Naomi Bechtold: The Right Leadership for Indiana House District 24

September 2020

This November, our nation will be tasked with participating in one of the most important
elections in our country’s history. Now is not the time for voter apathy. Now is the time
for action—to vote—and to consider Naomi Bechtold for Indiana House District 24.
We’ve all heard political candidates state they want to be “a voice for change.” Naomi
Bechtold brings not only a fresh perspective and extensive experience in academia and
public policy, but she also brings a practical voice to government. When asked why she
chose to run for Indiana House District 24, Bechtold shared that she is running because
she cares about improving the state of Indiana and the lives of other Carmel, Zionsville
and Westfield residents.

Naomi Bechtold
Naomi Bechtold


The key issues that Naomi Bechtold is advocating for are
● Competitive pay for public school teachers and safety for our children.
● Better, more affordable health care options.
● Fair and secure elections.
● The highest standards for our clean air and water.
● Equal justice reform.
● Economic recovery during and post COVID-19.
● Healthy Hoosier families.

Establishing Strong Roots in the Hoosier State as a Community Leader


Raised in Maryland and a graduate of Duke University, Bechtold majored in public
policy. After marrying her husband Marty of 31 years, Bechtold moved to Bethlehem,
Pennsylvania, and earned her MBA from Lehigh University. After that, she moved to
Chicago, then to Cleveland, where her two children were born. Subsequent job moves
led the family to Philadelphia, then to Charlotte and finally to Carmel in 2008.

Since planting roots in her Hoosier community, Bechtold has enjoyed being a
community leader and is a dedicated professional educator with Purdue Extension. She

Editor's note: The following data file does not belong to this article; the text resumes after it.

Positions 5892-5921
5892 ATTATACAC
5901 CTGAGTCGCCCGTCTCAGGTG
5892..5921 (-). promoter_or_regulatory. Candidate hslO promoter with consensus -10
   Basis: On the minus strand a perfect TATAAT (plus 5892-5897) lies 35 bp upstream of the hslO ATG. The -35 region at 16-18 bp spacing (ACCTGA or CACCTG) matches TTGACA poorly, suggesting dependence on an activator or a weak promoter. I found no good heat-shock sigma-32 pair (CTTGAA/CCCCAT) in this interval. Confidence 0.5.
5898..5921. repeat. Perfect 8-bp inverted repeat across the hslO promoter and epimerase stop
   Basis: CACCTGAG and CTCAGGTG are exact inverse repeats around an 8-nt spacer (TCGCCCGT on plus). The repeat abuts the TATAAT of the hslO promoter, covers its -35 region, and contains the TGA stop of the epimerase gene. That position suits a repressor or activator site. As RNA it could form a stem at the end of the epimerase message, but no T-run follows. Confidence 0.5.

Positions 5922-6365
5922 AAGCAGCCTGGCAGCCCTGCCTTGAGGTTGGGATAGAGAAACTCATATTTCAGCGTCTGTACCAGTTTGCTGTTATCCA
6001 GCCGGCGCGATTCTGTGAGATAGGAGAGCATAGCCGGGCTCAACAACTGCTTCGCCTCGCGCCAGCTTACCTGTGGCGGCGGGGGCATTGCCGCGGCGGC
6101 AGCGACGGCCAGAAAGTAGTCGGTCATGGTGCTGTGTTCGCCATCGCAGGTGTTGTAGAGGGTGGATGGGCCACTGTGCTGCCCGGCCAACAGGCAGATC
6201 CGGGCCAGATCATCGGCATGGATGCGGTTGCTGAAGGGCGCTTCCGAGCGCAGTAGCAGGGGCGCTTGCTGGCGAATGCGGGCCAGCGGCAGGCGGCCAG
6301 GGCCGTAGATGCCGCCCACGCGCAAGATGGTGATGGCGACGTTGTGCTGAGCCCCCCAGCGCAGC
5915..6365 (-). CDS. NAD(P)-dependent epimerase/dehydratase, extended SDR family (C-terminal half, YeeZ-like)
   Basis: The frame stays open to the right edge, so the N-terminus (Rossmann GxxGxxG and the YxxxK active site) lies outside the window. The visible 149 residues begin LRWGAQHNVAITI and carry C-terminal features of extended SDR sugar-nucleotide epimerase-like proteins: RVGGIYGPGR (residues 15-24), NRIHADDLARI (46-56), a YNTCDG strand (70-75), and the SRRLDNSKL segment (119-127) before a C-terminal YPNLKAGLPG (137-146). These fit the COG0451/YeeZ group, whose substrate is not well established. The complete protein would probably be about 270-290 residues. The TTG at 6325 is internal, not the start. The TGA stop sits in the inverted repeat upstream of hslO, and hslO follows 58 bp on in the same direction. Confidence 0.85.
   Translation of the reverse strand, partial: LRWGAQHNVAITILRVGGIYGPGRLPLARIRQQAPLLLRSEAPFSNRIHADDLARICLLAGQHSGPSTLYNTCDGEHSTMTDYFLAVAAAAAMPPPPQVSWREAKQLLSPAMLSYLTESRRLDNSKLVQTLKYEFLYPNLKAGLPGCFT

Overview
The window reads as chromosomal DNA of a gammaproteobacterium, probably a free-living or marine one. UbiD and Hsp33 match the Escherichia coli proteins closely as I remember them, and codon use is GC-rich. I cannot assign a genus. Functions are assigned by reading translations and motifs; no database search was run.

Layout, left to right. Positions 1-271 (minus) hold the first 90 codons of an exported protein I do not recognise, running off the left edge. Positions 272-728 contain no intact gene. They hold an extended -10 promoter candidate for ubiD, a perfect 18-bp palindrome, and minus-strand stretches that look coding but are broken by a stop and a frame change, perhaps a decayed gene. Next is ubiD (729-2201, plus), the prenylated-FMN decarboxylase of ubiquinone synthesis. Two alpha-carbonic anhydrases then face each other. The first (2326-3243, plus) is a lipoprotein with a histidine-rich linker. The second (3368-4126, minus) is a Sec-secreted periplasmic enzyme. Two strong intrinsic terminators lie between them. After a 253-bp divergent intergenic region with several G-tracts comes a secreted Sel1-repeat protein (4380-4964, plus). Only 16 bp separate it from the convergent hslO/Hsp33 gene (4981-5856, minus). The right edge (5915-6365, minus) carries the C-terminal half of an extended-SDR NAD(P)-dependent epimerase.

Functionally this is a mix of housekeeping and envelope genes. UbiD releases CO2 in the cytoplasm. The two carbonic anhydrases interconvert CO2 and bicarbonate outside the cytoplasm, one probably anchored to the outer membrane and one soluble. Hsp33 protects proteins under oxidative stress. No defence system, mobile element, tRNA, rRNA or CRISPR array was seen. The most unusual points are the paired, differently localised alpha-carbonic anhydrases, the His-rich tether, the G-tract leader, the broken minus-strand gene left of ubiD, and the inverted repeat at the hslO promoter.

has served as a member on the Carmel Clay Parks Foundation Board of Directors, as a
founding member of the Carmel Kiwanis Club and as president for the Indiana affiliate
of the National Extension Association of Family and Consumer Sciences.
“In all of these roles, I have consistently proven myself to be an independent thinker,
thoughtful listener and a valuable member of the community,” Bechtold expressed.

“For over a decade, I’ve listened to the needs of local communities, mediated between
sharply divided opinions and worked to find a collaborative path for progress.”

Bringing Extensive Experience in Academia to the Floor


Before moving to Carmel, Bechtold worked as fundraiser and development director of
St. Viator High School in Chicago and started and operated a successful small
business. In 2005, she moved into higher education, accepting a position at Johnson
and Wales University in Charlotte, North Carolina, where Bechtold served as an
internship coordinator and adjunct professor who taught leadership principles.
Since establishing herself in Carmel, Bechtold has been employed at Purdue University,
first as a 4-H youth extension educator and presently as an extension specialist
supporting educators throughout the state in the area of personal financial
management.

“I’m known as what is called an ‘extension specialist,’” Bechtold explained. “I was a 4-H
extension educator for six years, and I moved into health and human sciences in a
similar role. My specialty is in the area of personal financial management education. I
work with extension educators around the state and provide resources and work on
[related] curriculum to help improve the lives of local community members.”
Bechtold is also an Accredited Financial Counselor (AFC®).

“As you can imagine, extension specialists and educators have become a very needed
community resource over the last several months,” Bechtold shared. “I was reading an
article in Consumer Reports magazine on key financial steps to take if you get laid off or
furloughed due to COVID-19. That’s the type of thing that I do—I provide those
resources back to the community.”

Dedicated to Serving Her Constituents and Fellow Hoosiers

As the pandemic continues to wreak havoc on the national and local economies,
Bechtold shared how she views her role evolving from a private citizen whose job it is to
provide resources and education to an elected official charged with the same and even
more.
“My husband and I are doing our best to help support the local economy, small
businesses and keep the restaurants going,” Bechtold stated. “There are several things
that elected officials can do when it comes to aiding small businesses. We’re going to
have to dive into the state’s reserves and use the funds to create bridge loans and
grants to help the small businesses until we can start getting the economy back on
track. These reserves are there for a rainy day, and right now, it’s a deluge.”
Bechtold stressed that it’s rough on restaurants who are working at 50% capacity.

“We also need money from the federal level—it can’t just come from the state level,”
Bechtold said. “This is why we have the government—to provide help in these kinds of